Pervaiz Musharaf- journey full of hadles
Pervez Musharraf was born on 11 August 1943 to an Urdu-speaking family in Delhi, British India, the son of Syed Musharrafuddin and his wife Begum Zarin Musharraf. At the time of his birth, his family lived at a large home that belonged to his father’s family for many years called Nehar Wali Haveli, which means “House Next to the Canal”. His family was Sunni Muslims who were also Sayyids, claiming descent from prophet Muhammad. Syed Musharraf graduated from Aligarh Muslim University and entered the civil service, which was an extremely prestigious career under British rule. He came from a long line of government officials as his great-grandfather was a tax collector while his maternal grandfather was a qazi (judge). Musharraf’s mother Zarin, born in the early 1920s, grew up in Lucknow and received her schooling there, after which she graduated from Indraprastha College in Delhi University, taking a bachelor’s degree in English literature. She then got married and devoted herself to raising a family. His father, Syed, was an accountant who worked at the foreign office in the British Indian government and eventually became an accounting director.
Musharraf was the second of three children, all boys. His elder brother, Dr. Javed Musharraf, based in Rome, is an economist and is one of the Directors of the International Fund for Agricultural Development. His younger brother, Dr. Naved Musharraf, is an
Musharraf’s first childhood home in Delhi was called ‘Neharwali Haveli’, literally ‘canal-side house’. Sir Syed Ahmed Khan‘s family lived next door. It is indicative of “the family’s western education and social prominence” that the house’s title deeds, although written entirely in Urdu, were signed by Musharraf’s father in English.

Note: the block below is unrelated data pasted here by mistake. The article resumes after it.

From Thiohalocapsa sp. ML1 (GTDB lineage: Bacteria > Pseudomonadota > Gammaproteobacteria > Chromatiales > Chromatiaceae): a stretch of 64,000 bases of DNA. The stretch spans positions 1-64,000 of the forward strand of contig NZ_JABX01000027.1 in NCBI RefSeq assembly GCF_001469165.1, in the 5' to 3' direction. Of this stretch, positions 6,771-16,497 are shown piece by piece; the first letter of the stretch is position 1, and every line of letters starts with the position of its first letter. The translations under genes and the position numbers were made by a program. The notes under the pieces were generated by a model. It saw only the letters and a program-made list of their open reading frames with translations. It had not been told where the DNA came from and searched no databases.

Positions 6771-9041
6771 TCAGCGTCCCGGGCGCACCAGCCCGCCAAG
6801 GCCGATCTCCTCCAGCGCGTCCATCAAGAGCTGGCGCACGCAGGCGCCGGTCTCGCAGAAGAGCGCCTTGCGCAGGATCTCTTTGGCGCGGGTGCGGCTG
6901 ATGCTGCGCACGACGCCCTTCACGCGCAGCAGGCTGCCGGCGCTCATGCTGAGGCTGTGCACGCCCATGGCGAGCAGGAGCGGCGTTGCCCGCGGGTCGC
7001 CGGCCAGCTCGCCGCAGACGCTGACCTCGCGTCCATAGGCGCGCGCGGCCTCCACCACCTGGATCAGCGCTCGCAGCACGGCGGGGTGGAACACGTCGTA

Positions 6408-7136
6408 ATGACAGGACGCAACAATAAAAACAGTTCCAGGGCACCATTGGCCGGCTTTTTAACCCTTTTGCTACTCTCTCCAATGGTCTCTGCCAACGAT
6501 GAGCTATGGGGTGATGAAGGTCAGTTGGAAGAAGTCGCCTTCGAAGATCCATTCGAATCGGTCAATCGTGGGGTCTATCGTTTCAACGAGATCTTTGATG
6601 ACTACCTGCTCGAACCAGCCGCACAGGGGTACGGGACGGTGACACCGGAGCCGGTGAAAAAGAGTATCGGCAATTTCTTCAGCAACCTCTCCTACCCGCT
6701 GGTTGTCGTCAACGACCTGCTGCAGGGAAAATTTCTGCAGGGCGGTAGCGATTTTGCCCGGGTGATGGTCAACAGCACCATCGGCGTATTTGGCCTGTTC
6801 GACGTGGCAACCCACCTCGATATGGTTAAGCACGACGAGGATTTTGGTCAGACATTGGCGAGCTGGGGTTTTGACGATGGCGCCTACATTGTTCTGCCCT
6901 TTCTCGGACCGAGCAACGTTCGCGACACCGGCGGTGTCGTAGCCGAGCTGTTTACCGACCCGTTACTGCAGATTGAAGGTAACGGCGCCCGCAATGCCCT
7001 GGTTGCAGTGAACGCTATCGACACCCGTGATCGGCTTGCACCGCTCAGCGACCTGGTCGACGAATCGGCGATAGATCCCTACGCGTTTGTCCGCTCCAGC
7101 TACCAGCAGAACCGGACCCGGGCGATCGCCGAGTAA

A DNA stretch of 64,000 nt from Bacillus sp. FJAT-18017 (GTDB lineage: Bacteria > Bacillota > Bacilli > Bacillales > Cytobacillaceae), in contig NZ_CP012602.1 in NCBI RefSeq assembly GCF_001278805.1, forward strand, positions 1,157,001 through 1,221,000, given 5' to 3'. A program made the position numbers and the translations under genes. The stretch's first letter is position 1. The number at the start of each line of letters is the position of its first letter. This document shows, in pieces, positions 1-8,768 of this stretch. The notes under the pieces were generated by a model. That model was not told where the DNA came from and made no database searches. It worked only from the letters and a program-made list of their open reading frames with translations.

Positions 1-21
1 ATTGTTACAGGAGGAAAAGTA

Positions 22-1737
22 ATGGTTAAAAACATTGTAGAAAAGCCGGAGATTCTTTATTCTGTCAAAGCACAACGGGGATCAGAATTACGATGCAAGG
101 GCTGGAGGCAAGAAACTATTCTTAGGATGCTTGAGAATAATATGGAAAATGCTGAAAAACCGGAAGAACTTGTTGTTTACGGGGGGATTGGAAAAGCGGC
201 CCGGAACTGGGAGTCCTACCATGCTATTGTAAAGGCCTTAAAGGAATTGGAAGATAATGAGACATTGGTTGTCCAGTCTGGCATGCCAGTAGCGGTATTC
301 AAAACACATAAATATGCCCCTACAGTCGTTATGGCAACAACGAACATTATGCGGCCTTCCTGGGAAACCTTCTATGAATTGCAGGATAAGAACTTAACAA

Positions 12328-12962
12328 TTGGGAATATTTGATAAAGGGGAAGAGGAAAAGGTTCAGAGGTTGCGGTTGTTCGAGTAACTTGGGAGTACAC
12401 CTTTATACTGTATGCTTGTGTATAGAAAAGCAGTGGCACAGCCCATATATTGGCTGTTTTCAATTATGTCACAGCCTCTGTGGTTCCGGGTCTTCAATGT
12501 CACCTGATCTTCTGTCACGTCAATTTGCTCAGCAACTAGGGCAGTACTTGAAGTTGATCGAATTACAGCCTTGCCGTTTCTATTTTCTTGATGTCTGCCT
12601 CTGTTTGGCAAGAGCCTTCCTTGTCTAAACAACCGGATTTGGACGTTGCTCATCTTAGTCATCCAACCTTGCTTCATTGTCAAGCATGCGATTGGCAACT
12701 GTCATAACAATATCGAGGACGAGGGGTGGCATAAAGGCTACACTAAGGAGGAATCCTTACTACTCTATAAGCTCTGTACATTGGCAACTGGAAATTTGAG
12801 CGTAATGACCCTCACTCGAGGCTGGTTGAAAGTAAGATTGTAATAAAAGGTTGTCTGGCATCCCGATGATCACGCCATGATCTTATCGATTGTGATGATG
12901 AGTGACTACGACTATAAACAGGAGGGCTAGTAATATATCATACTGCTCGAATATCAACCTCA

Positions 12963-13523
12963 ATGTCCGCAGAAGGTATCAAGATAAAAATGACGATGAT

Musharraf became the head of the military government while remaining the Chairman of the Joint Chiefs in 2001 and the Chief of the Army Staff. Although, Musharraf relinquished the position of Chairman of Joint Chiefs in 2001, he remained the Army Chief until retiring from the army in 2007. He became the President of Pakistan on 20 June 2001, only to win a controversial referendum on 1 May 2002 which awarded him five years of presidency. In October the same year, he oversaw a general election in which the army-backed PML-Q was successful.
During his presidency, he advocated for a third way for varying synthesis of conservatism and left-wing ideas, he appointed Shaukat Aziz in place of Sharif and directed policies against terrorism, becoming a key player in the American-led war on terror. Over the next several years, Musharraf survived a number of assassination attempts. He reinstated the constitution in 2002, though it was heavily amended with the Legal Framework Order. He also saw a process of social liberalism under his enlightened moderation program, while also promoting economic liberalisation and banning trade unions. He oversaw a rise of in overall gross domestic product at around 50%, however domestic savings declined and saw a rapid rise in economic inequality. Musharraf’s government has also been accused of human rights abuses.[
As Shaukat Aziz departed as Prime Minister, and after approving the suspension of the judicature branch in 2007, Musharraf’s position was dramatically weakened in early 2008. Tendering his resignation in a threat to face potential impeachment movement led by the ruling Pakistan People’s Party in 2008, Musharraf moved to London in self-imposed exile after returning to Pakistan to participate in the general elections held in 2013. While absent from Pakistan, Musharraf engaged in legal battles after the country’s high courts issued warrants for him and Aziz for their alleged involvement in the assassinations of Benazir and Bugti. Upon his return, Musharraf was disqualified from taking part in the elections by High Court judges in April 2013. On 31 March 2014, Musharraf was booked and charged with high treason for implementing the emergency rule and suspending the constitution in 2007. On 31 August 2017, he was declared an “absconder” by Pakistan’s anti-terrorism court in verdict of Benazir Bhutto murder case.[ His legacy is mixed; his era saw the emergence of a more assertive middle class, but his disregard for civilian institutions weakened the state of Pakistan.